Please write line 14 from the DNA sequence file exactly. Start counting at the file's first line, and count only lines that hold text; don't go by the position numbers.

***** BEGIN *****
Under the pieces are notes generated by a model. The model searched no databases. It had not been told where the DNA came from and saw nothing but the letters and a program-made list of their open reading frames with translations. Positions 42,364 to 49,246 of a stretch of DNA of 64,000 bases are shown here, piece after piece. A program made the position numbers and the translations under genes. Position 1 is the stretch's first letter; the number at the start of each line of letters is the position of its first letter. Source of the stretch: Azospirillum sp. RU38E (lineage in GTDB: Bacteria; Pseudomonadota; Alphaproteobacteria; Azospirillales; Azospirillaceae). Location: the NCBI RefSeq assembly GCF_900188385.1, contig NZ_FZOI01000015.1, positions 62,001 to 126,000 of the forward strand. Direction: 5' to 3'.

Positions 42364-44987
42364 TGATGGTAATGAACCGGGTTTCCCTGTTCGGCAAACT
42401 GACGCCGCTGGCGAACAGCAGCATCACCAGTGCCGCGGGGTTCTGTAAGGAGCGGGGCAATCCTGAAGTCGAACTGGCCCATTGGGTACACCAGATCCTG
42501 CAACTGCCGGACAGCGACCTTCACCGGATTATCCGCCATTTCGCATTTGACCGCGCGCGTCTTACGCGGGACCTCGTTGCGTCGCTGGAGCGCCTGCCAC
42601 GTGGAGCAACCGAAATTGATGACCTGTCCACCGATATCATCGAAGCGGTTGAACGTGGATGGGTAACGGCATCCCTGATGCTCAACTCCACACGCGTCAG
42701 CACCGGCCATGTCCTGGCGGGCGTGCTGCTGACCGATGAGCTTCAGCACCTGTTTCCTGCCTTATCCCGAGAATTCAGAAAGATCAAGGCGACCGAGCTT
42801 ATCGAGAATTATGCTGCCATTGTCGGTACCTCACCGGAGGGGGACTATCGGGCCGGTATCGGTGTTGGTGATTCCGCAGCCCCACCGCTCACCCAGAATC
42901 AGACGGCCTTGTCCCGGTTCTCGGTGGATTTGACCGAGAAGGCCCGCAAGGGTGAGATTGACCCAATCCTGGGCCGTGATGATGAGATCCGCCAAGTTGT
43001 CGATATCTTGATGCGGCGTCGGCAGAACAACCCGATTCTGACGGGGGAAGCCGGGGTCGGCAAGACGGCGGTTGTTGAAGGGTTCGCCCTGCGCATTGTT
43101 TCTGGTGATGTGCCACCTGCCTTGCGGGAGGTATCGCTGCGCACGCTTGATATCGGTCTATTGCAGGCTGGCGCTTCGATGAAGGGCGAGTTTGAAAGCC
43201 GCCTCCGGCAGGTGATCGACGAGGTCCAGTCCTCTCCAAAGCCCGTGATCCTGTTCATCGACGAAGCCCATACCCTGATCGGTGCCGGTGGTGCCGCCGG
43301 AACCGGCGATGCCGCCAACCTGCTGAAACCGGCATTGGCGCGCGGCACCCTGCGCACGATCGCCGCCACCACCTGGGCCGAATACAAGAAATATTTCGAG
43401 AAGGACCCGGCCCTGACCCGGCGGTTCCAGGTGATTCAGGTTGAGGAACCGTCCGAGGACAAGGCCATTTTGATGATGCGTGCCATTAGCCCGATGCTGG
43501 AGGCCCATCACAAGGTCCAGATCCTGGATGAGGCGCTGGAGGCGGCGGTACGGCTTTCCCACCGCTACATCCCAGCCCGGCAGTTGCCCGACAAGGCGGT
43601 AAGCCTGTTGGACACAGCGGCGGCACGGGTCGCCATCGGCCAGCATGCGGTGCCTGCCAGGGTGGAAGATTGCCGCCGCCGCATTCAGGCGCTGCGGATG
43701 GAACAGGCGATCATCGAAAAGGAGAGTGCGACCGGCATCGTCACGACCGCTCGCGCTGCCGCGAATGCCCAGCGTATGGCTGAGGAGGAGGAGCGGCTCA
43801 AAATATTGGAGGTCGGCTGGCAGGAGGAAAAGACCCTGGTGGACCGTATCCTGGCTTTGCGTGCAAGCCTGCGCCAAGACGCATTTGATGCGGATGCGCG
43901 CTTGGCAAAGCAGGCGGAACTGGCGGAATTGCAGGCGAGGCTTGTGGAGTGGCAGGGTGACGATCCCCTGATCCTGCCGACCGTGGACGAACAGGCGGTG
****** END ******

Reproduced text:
43401 AAGGACCCGGCCCTGACCCGGCGGTTCCAGGTGATTCAGGTTGAGGAACCGTCCGAGGACAAGGCCATTTTGATGATGCGTGCCATTAGCCCGATGCTGG